Warner’s hunt for this clever psycho is stymied by a lack of clues as he desperately searches for the latest victim. The suspense ramps up when the murderer finally makes one tiny error.

As Warner and the FBI doggedly zero in on their fleeing prey and his newest captive, the action escalates. Unlikely players are drawn into a tense, deadly game. As the stunning climax plays out, Warner is trapped in a classic Catch-22. In order to snare this lethal psycho, he must make a decision that may haunt him forever.
M.C.:  What themes do you explore in The Prom Dress Killer?
Author: The protagonist, Detective Al Warner, hunts a clever psychopath that leaves no clues as to who he is or why his is abducting and then killing young auburn-haired women. Warner’s personal and interpersonal relationships are woven into the story as he tries to balance his hunt for this elusive madman with his developing and very surprising love affair.
M.C.:  Why do you write?
Author: It was originally suggested by my wife, Dolores, when I was able to retire relatively early. I’d written several articles for fishing magazines, and a few short stories, so novels seemed a logical step. I love telling a good story, using elegant words, and finding an ending that shocks my readers. I have to admit that every time I reread the end of Trapped, I still manage to get choked up. I seem to have an endless imagination ... something that often got me into hot water as a kid.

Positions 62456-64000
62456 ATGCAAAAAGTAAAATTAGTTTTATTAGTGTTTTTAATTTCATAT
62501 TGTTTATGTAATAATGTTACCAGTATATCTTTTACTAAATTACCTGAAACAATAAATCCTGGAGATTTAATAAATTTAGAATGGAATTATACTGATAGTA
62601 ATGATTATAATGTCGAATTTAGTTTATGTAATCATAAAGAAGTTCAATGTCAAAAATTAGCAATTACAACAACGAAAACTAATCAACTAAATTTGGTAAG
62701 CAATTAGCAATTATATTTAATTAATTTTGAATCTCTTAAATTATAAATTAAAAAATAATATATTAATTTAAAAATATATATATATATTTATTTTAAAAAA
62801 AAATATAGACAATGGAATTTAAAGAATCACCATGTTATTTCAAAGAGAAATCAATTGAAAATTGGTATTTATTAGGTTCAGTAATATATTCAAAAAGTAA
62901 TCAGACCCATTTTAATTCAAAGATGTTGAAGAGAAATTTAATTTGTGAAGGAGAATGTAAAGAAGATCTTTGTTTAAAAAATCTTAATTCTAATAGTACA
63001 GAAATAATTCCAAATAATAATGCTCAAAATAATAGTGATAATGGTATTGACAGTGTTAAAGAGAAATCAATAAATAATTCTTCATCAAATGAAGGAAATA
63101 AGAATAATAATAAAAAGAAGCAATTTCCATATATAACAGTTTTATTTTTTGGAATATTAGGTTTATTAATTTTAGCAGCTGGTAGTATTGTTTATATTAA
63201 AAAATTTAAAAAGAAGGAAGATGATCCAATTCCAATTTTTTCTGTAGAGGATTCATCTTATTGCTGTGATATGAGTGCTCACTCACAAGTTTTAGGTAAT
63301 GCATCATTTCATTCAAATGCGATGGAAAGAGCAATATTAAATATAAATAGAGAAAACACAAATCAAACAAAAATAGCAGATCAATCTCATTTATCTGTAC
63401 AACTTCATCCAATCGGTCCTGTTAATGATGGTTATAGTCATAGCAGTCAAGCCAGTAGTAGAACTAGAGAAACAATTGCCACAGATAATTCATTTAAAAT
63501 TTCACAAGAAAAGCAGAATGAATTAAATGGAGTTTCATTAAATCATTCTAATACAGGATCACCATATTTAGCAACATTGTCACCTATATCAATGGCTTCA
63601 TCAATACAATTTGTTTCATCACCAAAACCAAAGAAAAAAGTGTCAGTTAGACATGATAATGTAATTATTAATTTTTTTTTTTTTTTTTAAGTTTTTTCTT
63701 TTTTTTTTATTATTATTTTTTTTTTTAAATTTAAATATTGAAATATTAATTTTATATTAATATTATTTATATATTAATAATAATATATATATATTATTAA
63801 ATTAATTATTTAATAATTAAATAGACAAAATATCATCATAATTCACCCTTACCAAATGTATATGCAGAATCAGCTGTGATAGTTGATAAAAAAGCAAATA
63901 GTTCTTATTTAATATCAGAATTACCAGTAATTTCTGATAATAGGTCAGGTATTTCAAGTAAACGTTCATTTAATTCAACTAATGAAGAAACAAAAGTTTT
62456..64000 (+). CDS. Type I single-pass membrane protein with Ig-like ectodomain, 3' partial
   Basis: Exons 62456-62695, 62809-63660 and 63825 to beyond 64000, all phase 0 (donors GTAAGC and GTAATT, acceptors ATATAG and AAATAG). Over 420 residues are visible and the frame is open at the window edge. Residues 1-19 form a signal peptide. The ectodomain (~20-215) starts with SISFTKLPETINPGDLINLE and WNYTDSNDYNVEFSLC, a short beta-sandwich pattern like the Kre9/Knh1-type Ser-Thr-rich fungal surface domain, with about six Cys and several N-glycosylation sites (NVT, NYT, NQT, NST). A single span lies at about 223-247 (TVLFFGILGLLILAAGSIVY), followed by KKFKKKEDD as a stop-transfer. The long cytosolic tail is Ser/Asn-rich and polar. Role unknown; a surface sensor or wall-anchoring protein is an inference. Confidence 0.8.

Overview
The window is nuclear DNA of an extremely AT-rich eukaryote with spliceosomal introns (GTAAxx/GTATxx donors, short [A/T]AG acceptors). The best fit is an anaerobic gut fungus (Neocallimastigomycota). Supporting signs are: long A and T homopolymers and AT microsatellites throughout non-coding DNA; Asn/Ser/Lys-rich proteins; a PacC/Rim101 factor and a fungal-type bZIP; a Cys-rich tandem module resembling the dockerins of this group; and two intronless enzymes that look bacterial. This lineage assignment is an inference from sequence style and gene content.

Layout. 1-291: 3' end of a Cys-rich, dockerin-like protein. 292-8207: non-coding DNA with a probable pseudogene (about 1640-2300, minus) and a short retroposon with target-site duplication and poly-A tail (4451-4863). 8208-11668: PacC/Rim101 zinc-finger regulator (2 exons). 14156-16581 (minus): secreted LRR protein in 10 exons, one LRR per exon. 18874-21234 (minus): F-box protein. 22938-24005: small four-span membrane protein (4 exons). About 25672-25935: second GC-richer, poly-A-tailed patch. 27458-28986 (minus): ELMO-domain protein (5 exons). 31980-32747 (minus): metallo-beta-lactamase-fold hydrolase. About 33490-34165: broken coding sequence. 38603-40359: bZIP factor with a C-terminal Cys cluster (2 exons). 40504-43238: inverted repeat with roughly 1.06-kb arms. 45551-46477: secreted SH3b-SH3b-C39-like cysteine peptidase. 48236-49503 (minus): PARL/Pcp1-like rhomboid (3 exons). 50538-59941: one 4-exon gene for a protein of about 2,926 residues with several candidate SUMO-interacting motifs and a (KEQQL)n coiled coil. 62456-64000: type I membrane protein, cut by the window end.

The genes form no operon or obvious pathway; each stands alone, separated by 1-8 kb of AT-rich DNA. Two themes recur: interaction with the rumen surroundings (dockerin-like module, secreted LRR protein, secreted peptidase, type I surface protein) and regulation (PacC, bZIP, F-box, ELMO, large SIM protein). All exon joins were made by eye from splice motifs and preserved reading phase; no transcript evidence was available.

M.C.:  When do you feel the most creative?
Author: At two different times. I do most of my writing in the morning, often finding I missed lunch by an hour or two. And I get many ideas on how to deepen the plot and intensify the tension at night, while awaiting sleep ... and sometime in the middle on the night, after I’ve awakened for a “call of nature.”

M.C.:  How picky are you with language?
Author: Very. I try to use more colourful and descriptive words, rather than just tear through a scene. I’m careful not to repeat words, and can spend many minutes on finding the best way to describe a scene. It’s a trait I find many authors don’t do enough of. My unknowing guru for this is Dean Koontz, whom I rate as one of fictions’ top wordsmiths.
M.C.:  When you write, do you sometimes feel as though you were being manipulated from afar?